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c. Order future meetings open

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  • Alaska

    Where prospective violations of the open meetings laws are proven, the court has the authority to enjoin future violations, at least in the specific context of proven threats of specific violations.

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  • Arizona

    (This section is blank. See the point above.)

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  • Arkansas

    The court may issue a declaratory judgment that a closed meeting held in a given situation would violate the FOIA and order that future meetings be held in compliance with the act. See Ark. Code Ann. § 25-19-107(c); Depoyster v. Cole, 298 Ark. 203, 766 S.W.2d 606 (1989), overruled on other grounds by Harris v. City of Ft. Smith, 366 Ark. 277, 234 S.W.3d 875 (2006); Arkansas Gazette Co. v. Pickens, 258 Ark. 69, 522 S.W.2d 350 (1975). However, a party must exhaust administrative remedies prior to seeking such relief. Rehab Hospital Services Corp. v. Delta-Hills Health Sys. Agency Inc., 285 Ark. 397, 687 S.W.2d 840 (1985). A court has discretion in deciding whether to entertain an action for declaratory judgment, Jessup v. Carmichael, 224 Ark. 230, 272 S.W.2d 438 (1954), and the presence of factual issues may make the case unsuitable for declaratory relief. See Bankers & Shippers Ins. Co. v. Kildow, 9 Ark. App. 86, 654 S.W.2d 600 (1983).

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  • California

    The court has the authority to order a future meeting to be open if it does not fit within one of the exemptions specifically authorized by the relevant Act.

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  • Colorado

    Not specified.

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  • Connecticut

    The court may provide this remedy at its discretion.

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  • Delaware

    If a court finds that a violation occurred, it can order future meetings to be open and void the meeting that is in violation of the Act. 29 Del. C. § 10005(a).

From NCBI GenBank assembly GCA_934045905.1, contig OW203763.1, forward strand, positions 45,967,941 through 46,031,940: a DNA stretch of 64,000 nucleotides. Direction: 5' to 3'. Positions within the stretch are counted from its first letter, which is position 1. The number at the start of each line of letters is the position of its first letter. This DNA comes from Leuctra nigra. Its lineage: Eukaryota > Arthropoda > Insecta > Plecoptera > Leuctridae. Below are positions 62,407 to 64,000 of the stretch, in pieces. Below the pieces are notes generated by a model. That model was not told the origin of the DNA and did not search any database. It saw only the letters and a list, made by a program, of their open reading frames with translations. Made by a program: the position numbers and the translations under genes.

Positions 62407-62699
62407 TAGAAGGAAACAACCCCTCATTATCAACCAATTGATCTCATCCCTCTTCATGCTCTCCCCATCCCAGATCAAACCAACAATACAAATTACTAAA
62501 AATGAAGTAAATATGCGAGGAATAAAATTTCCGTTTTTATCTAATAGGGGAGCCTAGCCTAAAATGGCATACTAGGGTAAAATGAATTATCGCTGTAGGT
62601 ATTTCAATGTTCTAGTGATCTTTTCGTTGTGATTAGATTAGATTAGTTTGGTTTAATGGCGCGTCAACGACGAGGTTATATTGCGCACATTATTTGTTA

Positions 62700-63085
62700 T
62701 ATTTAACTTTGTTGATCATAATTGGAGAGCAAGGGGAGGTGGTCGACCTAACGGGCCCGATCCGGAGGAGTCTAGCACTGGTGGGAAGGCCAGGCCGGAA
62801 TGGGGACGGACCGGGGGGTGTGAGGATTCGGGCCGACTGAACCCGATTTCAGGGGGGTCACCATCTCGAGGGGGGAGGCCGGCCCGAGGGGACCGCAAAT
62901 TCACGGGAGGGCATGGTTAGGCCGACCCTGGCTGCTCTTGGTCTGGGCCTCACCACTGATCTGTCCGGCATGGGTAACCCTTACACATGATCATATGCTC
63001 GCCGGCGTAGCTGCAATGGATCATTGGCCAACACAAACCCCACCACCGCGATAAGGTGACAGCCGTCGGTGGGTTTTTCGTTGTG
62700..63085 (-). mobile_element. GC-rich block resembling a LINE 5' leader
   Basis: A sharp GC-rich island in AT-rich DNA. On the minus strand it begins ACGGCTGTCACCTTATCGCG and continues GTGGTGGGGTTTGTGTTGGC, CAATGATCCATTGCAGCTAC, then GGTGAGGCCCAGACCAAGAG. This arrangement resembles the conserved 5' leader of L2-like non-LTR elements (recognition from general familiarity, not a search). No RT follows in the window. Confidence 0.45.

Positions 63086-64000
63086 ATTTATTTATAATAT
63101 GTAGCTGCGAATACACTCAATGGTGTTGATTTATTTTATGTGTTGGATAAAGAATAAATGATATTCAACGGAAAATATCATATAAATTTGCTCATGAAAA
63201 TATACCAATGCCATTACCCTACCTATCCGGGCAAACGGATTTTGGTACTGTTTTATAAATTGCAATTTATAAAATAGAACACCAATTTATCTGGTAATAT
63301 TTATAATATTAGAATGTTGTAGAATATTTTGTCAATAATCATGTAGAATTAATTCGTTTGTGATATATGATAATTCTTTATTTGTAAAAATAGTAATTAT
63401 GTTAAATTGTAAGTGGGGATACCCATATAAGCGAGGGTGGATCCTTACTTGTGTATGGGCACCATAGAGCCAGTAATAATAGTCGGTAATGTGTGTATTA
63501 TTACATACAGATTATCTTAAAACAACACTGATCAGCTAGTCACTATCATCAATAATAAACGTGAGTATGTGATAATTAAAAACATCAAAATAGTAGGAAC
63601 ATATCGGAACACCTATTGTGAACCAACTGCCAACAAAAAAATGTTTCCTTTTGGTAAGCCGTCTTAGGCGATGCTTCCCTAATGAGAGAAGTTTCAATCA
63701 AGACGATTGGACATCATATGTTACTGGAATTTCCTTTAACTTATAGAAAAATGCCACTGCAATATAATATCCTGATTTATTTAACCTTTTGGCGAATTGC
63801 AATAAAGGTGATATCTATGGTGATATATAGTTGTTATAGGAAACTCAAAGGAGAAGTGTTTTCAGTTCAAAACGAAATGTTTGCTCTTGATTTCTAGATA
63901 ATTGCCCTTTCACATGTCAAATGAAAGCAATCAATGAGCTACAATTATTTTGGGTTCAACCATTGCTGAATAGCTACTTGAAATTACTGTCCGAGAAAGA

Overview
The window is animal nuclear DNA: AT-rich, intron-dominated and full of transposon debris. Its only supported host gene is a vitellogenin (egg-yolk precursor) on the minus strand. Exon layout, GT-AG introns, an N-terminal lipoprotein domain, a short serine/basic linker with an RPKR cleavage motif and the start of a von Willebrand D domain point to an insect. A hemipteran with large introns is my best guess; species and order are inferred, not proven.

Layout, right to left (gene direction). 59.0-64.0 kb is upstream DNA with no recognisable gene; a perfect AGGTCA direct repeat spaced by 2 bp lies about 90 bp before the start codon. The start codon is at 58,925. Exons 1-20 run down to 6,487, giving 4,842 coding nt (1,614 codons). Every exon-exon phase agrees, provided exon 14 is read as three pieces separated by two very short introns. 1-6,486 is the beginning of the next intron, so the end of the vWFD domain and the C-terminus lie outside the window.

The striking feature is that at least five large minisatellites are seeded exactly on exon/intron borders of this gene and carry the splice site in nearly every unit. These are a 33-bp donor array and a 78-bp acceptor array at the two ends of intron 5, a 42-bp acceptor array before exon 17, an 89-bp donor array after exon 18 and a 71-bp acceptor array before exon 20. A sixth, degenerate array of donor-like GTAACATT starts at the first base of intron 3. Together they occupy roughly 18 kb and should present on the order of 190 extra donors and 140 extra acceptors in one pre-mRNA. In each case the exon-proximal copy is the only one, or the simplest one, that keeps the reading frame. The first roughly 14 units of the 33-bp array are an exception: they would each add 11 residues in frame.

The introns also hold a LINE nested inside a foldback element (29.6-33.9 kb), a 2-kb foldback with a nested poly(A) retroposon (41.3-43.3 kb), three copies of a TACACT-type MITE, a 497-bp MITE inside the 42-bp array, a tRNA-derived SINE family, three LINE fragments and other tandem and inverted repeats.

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  • District of Columbia

    A court may order future meetings to be made public if it finds that a public body plans to hold a closed meeting in violation of the Open Meetings Act.  D.C. Code Ann. § 2-579(c)(2).

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  • Georgia

    The court may grant an injunction or other equitable relief to enforce compliance with the Act, including requiring that future meetings be open.  O.C.G.A. § 50-14-5(a).

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  • Hawaii

    Yes. Haw. Rev. Stat. § 92-12(c).

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  • Indiana

    The court may enjoin threatened or future violations of the law. Ind. Code § 5-14-1.5-7(a)(2); see Common Council of City of Peru v. Peru Daily Tribune, 440 N.E.2d 726, 733 (Ind. Ct. App. 1982) (holding that proposed executive sessions threatened violation of the Open Door Law and granting injunction); Marion-Adams Sch. Corp. v. Boone, 840 N.E.2d 462, 468 (Ind. Ct. App. 2006) (granting declaratory judgment to prevent violation of Open Door Law).

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  • Iowa

    Iowa Code § 21.6(3)(e) provides for mandatory injunction prohibiting violation of the Act for a period of one year.

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  • Kentucky

    The court may enforce agency compliance with the Open Meetings Act "by injunction or other appropriate order." Ky. Rev. Stat. 61.848(1).

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  • Louisiana

    Yes; injunctive relief is available "to prevent noncompliance with" the Open Meeting Law. La. Rev. Stat. Ann. § 42:26.

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  • Maine

    The Court order a body to conduct future meetings in public.

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  • Maryland

    The court is expressly authorized to issue an injunction under the Act. § 3-401(d)(2). Thus, the court may enjoin the public body from closing meetings or committing future violations of the Act. See § 3-401(b).

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  • Massachusetts

    The courts have entered orders that governmental bodies shall hereafter comply with the Open Meeting Law and/or that matters considered in improper executive session be reconsidered in public, but statute does not appear to authorize a general order that future meetings be open.